For the past few days, I’ve been sitting, feeling helpless and stressed as I read post after post of people begging for their lives and the rescue of their stranded family members. I know it’s probably not healthy to constantly watch these types of tweets, but I also feel it’s emotionally unhealthy to just look away and be apathetic.
So I have been riding my knees from afar, praying, knowing that is really all I can do at the moment. I’ve been tweeting emergency information to those who need it, hoping that one of the numbers will work for them. I’ve donated to a trusted cause.
Thankfully, the vast majority of people who were in trouble have been rescued according to the most recent reports. And I’ve been seeing some beautiful stories come out of this ugly situation that have definitely inspired me.
A few key truths have been revealed in the past few days about people (particularly Americans) and about life in general. These are truths that I already knew to be true, but it’s a bit of a relief to see them confirmed once again. This country has been in a state of emotional distress for about a year, making many of us question what is true and what is “fake.”
Here is what I re-learned from watching the Houston flood drama unfold.
There Are Good People Out There–LOTS of Them
It can be tempting to focus on all the stories about people who are negative, mean, and apathetic — especially thanks to 24/7 social media. But if you shift your focus, you’ll see that there are many, many, many really awesome, thoughtful, and caring people in the world. They just don’t get as much attention on a daily basis. See this story, this story and this photo (volunteers lined up) if you need to be reminded that there are plenty of very good human beings still out there.
We Have to Help Ourselves and Each Other in Trying Times — We Need Each Other
When situations like the Houston flood occur, citizens can’t always expect a gov agency or emergency phone number to provide safety or rescue immediately. We have to be prepared to help each other and ourselves in stressful times.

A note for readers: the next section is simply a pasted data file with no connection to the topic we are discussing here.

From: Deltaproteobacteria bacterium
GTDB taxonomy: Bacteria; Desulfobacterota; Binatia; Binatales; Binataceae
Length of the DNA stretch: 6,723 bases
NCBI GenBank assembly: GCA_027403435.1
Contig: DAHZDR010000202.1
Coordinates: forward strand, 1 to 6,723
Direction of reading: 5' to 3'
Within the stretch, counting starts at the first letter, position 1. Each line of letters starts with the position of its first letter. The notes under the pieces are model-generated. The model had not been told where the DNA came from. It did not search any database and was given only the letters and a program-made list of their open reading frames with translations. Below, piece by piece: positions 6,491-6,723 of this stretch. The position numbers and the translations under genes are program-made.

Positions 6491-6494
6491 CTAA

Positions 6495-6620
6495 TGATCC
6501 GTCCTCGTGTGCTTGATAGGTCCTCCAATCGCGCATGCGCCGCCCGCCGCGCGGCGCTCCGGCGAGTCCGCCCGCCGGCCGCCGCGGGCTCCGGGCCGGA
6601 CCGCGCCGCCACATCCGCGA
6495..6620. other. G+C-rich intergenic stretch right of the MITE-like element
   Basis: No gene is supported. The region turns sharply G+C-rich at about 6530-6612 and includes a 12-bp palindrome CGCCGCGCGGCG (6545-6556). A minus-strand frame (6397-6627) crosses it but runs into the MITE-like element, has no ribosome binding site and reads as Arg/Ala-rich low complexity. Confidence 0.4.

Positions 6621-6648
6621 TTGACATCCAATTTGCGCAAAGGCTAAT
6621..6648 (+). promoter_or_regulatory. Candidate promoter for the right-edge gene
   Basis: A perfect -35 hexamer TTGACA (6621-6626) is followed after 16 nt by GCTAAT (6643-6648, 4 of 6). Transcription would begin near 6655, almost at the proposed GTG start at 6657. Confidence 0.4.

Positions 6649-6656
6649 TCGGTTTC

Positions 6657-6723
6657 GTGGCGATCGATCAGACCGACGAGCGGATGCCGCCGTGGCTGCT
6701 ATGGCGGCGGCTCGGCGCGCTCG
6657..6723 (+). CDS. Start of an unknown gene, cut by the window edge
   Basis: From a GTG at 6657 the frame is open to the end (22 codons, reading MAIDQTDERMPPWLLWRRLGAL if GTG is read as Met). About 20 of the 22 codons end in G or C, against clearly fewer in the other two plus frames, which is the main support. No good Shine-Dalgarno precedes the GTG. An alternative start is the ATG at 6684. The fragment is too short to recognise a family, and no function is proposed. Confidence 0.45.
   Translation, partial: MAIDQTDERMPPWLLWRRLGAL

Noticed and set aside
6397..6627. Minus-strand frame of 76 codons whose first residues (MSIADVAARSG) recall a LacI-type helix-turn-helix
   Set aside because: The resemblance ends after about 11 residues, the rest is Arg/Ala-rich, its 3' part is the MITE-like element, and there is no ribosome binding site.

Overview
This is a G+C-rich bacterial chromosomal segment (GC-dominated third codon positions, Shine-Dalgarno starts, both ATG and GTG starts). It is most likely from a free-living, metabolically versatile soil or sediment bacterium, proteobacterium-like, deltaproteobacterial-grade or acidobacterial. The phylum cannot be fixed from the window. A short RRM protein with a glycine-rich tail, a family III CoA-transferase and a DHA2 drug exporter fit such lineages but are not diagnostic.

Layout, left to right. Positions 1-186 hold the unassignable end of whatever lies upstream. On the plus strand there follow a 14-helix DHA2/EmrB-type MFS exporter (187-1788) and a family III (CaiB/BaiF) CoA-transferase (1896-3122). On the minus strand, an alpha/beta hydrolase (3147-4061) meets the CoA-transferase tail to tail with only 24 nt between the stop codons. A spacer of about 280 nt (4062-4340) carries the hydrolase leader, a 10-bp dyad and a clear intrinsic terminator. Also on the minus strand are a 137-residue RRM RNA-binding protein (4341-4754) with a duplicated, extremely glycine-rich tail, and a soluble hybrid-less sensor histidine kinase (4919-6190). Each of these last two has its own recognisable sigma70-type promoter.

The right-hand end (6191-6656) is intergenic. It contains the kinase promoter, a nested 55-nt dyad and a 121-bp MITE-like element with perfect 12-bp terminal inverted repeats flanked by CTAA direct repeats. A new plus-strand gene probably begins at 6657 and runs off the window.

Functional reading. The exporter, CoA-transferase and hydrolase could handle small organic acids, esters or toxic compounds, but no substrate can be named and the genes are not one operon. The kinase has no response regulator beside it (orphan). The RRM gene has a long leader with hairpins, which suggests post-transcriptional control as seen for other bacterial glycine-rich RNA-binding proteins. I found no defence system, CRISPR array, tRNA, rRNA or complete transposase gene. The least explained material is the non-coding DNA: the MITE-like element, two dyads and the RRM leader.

When you’re in a position to help someone in distress, your responsibility as a good human is to do what you can to help. It might be loading your boat into the back of your pickup and driving miles to save a family. It might mean donating supplies to a shelter to make sure that people are clean and eating. It might mean putting your favorite pastime on pause and spending the day spreading necessary information. It might mean simply getting on your knees and praying in earnest. We have to help each other.
One woman on Twitter took the time out of her day to make calls to emergency lines on behalf of distressed people on social media to ensure that they were on rescue lists. It was a small thing that made a big difference.
Preparedness is the main way we can help ourselves. No one should be fighting over bottled water the day before a major natural event. Every home should have an emergency preparedness kit, canned foods, and loads of water stashed away. People often laugh at doomsday “preppers” — those people who stock their basements and emergency shelters with canned goods and water. But to a certain degree they have the right idea in mind. With climate change and so many other threats worldwide, now more than ever we have to be prepared for emergencies.
I also think it might be a good idea to make small, inexpensive boats requirements for every household or rental property that is located in a potentially vulnerable coastal area. Or at least a fleet of boats stocked by towns/cities. I learned that you can buy a standard boat for under $200, which I think is reasonable. Countless people were saved because of the bravery and dedication of private citizens who owned their own boats.
Follow Your Intuition, Always
Days before the flooding happened in Houston, some people from the area were posting memes and light-hearted jokes about Harvey. They were unfortunately doing this instead of preparing and making serious decisions about what to do to protect themselves and their families. Sometimes the fun of social media has to be put aside to handle serious matters. Also, I believe that regardless of what may be broadcast on the news, you have to follow your intuition in tough situations like this. Trust your intuition, always.
Color, Religion, Etc. Doesn’t Matter When You Need Urgent Help
I believe it has only been a few weeks since a group of white nationalists marched on Charlottesville VA, threatening minority groups with violence. It lead to the death of an innocent woman who was bravely countering the hate.
One important truth that the Houston floods has revealed is that color doesn’t matter when it comes to saving someone or getting saved. People of all races, religions, and backgrounds were riding in those boats together, just thankful to be with each other and safe.
America Can Still Be Great Again, But Again It’s Up to Us
Working together, loving one another, planning, and implementing smart ideas — these are the things that have kept the USA strong and revered by other nations for so long. We have to get back to all of that and eliminate the negative distractions that are causing division. We have to come together and put differences aside for the greater good.
We also have to stand up and speak up about what’s wrong and how to make it right. This doesn’t have to be done from a huge, popular media platform — a conversation can start right at your kitchen table.
Lynn is the author of You Matter and other empowering audiobooks for women.